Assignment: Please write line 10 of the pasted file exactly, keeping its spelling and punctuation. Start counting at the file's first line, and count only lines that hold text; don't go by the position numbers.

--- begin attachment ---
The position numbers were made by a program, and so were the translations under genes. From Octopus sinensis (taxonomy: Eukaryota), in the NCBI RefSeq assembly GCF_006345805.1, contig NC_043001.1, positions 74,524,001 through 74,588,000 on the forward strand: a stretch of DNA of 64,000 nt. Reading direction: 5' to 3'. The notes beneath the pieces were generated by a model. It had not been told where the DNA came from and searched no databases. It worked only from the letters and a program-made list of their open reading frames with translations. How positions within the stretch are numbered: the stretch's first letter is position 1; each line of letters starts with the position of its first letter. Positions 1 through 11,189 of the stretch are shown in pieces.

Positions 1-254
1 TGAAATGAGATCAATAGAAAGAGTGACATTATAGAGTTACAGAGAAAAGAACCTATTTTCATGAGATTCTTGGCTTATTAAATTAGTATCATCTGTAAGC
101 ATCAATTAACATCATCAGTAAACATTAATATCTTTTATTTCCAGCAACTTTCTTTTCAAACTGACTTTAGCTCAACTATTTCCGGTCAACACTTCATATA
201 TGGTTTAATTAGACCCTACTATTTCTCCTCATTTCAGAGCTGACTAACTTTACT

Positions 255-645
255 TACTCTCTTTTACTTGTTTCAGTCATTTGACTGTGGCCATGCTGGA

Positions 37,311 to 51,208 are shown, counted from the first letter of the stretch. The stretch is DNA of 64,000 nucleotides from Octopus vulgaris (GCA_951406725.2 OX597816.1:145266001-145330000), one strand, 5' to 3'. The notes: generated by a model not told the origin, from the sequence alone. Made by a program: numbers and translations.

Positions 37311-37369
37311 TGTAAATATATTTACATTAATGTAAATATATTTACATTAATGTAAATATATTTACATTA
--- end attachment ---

37311 TGTAAATATATTTACATTAATGTAAATATATTTACATTAATGTAAATATATTTACATTA